Nancy Kalish has spent more than two decades studying couples who reunite after many years apart. The psychology professor at California State University at Sacramento says that the key to understanding the power of first love is knowing how it shaped us. In your first instance of requited romance, everything feels new, “and together you decide what love is.”
Kalish says her research has found that when both parties to a first love are truly available when they reunite — either single, widowed or divorced — the relationships have a 70 percent success rate. But many of the people she hears from these days are heartsick, rather than happy. A survey she conducted two years ago found that two-thirds of the people who found their lost love were married at the time of the reunion.

Singer, the psychologist who studies memory, has one more theory about why the thought of a first love can remain so fresh and alluring, even after decades go by. Perhaps especially after decades go by.
“I think it’s not just about the other person. It’s about who we were at that time,” he says. “We’re relishing the image of ourselves. They give us license to be the person we were once again – young and vibrant and beautiful.”

Whenever and whomever it was, your experience with your first love is etched into your memory forever.
It’s your first taste of romance – that strange thing people always talked about in the movies that you finally really began to understand. It’s your first time experiencing yourself more selflessly than you ever thought you could be, feeling things you never thought you were capable of feeling toward anyone. Thoughts of a first love are ripe with emotions, be them good, bad or a complicated mixture of the two.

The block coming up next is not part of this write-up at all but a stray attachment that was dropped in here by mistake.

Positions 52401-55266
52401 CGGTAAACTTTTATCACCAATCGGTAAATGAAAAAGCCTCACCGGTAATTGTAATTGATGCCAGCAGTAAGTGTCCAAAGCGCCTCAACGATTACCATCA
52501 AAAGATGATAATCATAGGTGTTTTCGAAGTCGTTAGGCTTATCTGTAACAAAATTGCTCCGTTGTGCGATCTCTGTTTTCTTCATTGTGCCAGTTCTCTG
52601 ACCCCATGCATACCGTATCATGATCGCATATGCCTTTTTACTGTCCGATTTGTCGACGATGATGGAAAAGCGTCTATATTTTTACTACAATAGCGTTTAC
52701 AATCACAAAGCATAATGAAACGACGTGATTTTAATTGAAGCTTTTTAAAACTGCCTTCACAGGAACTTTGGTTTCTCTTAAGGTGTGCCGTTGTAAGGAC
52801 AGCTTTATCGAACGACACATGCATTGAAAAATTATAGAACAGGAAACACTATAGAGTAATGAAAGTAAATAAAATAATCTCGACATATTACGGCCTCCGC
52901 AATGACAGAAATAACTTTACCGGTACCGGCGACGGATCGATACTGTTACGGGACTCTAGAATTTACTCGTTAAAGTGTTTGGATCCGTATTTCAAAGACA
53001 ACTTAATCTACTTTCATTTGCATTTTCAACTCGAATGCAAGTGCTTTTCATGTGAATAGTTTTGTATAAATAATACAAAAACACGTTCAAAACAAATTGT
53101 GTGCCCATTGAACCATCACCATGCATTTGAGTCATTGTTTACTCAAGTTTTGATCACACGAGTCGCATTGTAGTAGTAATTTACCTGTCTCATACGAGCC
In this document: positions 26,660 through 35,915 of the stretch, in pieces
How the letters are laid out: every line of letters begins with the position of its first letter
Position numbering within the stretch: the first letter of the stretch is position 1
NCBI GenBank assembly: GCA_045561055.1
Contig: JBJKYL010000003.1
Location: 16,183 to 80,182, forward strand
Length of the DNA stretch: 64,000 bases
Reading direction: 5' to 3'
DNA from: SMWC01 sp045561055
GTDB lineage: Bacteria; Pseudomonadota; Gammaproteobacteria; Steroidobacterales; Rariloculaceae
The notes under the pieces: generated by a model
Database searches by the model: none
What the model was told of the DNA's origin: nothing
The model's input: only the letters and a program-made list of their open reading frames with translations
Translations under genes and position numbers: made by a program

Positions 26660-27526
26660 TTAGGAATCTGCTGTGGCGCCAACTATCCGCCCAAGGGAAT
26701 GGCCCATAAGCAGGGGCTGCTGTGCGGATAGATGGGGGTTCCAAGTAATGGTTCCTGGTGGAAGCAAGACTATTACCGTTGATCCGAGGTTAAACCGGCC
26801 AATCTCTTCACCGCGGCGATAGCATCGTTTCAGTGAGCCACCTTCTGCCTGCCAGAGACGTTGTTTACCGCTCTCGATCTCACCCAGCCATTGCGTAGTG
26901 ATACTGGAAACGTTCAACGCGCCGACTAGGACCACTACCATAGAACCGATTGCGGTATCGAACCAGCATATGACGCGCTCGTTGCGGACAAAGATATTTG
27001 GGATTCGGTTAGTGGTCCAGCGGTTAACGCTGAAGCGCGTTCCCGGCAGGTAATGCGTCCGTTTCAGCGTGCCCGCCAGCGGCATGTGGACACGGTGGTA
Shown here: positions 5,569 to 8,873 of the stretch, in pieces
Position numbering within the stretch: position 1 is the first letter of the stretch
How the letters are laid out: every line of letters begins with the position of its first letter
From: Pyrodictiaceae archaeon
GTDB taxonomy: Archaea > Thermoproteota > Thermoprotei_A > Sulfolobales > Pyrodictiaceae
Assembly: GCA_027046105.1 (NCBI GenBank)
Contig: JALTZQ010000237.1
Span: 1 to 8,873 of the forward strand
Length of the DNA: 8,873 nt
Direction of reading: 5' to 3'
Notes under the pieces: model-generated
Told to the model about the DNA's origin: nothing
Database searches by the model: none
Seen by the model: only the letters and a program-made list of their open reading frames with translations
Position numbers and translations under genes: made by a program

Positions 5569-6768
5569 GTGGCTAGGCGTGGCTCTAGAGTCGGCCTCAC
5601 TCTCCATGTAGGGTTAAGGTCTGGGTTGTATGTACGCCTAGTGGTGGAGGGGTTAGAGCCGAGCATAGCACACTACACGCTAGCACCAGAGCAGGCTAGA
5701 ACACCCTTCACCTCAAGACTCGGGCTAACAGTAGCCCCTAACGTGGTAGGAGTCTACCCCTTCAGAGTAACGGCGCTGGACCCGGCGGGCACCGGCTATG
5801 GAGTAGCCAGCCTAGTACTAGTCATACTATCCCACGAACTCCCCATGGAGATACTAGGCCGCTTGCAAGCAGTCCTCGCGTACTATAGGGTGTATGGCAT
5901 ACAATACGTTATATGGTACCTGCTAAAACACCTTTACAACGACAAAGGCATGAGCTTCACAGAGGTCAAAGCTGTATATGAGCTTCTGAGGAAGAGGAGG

Regardless of how positively or negatively the experience unfolded, your first love influences how you approach romance in significant ways, even if you don’t realise it.

Normally when people talk about falling in love, they use words such as ‘I feel like I’m high,’ ‘I feel euphoric,’ ‘I can’t stop smiling’ — those kinds of very intoxicated types of feelings.
Some people might consider someone a first love if they felt a strong physical connection with that person – if they felt “swept away,” as Dr. Dardashti called it – but for most people, the strength of the emotions is what’s most important.
So, perhaps a first love really is the deepest. For one, first loves seem to help us craft our definition of love – which, as we all know, varies from person to person.
In that sense, perhaps a first love is the deepest in a literal way, creating a foundation upon which other relationships build themselves higher and higher like a skyscraper until that first love becomes completely out of reach, too far down to be touched.